An implementation of DFE 40 as described herein was tested using a simulated mobile radio channel. In the BER simulations a sample size of 10^{k+2} was used to estimate an error probability of 10^{k}. This sample size produces a 99% confidence interval of [1.29P_{e}, 0.77P_{e} ], where P_{e} is the estimated probability of error. The BER simulations were conducted at baseband with both two ray and three ray models and a carrier frequency of 900 MHz. Perfect frame, slot and symbol synchronization was assumed and perfect carrier frequency was assumed at the demodulator. A Nyquist square root raised cosine filter, matched to the transmit filter (pulse shaper 22 of FIG. 2), was used at the receiver.
The DFE was operated as follows. At the start of a slot 2 (FIG. 1), a 13 symbol training period was employed. This was followed by data detection. The DFE continuously updated the filter coefficients during the 6.67 ms time slot.
An optimal size, or number of taps, of the DFE was found to be a tradeoff between complexity and performance. The complexity increases with the total number of taps while the number of taps determines the range of delay spread over which the BER will be acceptable. A (4,3)DFE was found to perform well. However, for a BER threshold of 3% and for equalization of a delay spread interval of up to 60 microseconds a (2,3)DFE was found to provide an adequate compromise between performance and complexity. For delay spreads of less than 40 microseconds, and greater than approximately 10 microseconds, the use of a (2,3) fractionally spaced DFE was found to be more suitable. A (2,3)DFE is one having two feedforward taps 50' and three feedback taps 52' while a (4,3)DFE is one having four feedforward taps 50' and three feedback taps 52'.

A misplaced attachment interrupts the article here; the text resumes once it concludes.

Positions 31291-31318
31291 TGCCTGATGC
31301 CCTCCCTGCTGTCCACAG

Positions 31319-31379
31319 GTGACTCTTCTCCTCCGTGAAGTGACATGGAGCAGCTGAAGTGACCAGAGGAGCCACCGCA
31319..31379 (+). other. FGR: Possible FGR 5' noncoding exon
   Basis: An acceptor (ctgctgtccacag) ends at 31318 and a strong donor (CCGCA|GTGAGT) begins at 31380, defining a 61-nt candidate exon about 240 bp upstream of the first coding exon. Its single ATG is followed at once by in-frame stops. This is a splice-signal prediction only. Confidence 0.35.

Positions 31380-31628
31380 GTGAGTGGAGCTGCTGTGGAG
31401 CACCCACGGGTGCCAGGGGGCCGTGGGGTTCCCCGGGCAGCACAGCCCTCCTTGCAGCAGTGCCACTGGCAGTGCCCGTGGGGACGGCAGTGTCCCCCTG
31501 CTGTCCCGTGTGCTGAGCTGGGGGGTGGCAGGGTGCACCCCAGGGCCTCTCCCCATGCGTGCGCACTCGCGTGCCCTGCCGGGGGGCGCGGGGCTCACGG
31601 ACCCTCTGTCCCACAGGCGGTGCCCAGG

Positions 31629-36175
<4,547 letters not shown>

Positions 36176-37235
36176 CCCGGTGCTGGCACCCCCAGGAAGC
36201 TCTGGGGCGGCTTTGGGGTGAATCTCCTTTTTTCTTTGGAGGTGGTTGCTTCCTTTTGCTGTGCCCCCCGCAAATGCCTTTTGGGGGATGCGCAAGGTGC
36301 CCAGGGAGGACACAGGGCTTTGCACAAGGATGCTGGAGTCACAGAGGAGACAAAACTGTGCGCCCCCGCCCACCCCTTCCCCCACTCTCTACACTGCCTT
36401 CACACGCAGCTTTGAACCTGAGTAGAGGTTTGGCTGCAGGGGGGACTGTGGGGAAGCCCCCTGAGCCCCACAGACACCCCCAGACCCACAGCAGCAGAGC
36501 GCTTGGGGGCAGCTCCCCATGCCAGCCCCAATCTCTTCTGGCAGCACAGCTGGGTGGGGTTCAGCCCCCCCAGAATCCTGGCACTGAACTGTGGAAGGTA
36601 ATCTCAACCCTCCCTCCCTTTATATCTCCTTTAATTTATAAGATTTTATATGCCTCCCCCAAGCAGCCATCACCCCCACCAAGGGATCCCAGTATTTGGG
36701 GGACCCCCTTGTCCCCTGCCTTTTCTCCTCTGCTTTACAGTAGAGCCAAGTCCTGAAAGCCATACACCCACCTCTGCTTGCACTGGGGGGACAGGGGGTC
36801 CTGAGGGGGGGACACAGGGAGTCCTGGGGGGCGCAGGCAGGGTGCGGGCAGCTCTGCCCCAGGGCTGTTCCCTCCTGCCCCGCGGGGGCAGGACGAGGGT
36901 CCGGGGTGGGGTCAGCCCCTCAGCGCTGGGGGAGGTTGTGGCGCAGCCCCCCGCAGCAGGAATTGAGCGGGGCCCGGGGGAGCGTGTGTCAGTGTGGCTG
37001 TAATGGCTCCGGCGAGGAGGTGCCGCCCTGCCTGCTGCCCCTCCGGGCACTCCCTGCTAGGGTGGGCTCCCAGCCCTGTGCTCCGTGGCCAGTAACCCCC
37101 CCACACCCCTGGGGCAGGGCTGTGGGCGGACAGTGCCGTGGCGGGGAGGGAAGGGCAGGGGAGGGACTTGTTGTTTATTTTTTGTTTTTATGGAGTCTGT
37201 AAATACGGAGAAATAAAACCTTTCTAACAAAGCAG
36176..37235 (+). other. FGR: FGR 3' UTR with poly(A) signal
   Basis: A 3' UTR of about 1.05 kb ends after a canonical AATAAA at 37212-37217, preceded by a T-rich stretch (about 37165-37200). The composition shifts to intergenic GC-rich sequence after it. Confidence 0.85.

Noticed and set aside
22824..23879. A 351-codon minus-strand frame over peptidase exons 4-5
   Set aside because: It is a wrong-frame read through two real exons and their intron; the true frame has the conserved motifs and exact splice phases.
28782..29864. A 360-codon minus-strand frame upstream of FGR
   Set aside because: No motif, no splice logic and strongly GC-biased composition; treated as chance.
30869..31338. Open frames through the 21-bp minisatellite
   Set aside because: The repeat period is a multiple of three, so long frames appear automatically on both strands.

It was observed that the DFE performance peaked for a delay of one symbol period. This is to be expected for a (2,3)DFE. For delay spreads of less than 10 microseconds the performance of the DFE was found to degrade. For delay spreads of less than a third of a symbol duration, or approximately 14 microseconds, it was found to be advantageous to switch DFE 40 out of demodulator 30 (FIG. 3) altogether or else to reduce the number of equalizer taps 50', 52' (FIG. 4). The criterion for closing switch 40a of FIG. 3 can be derived by delay spread estimator 62 from channel state information. This channel state information can be obtained from monitoring a mean squared error (MSE) expressed by Equation 10, from the tap (coefficient) values, signaltonoise ratio (SNR) monitored through AGC control loop voltage (functional block 26 of FIG. 2), and/or speech decoder 16 (FIG. 2) cyclic redundancy check sums.
As opposed to completely switching DFE 40 out of demodulator circuit 30 of FIG. 3, the size of equalizer 40 may be modified by delay spread estimator 62 of FIG. 4 applying a DFE SIZE signal to the Complex FastKalman Algorithm of function block 56. Assertion of this DFE SIZE signal causes a reduction in the number of taps from, for example, (2,3) to, for example, (1,2).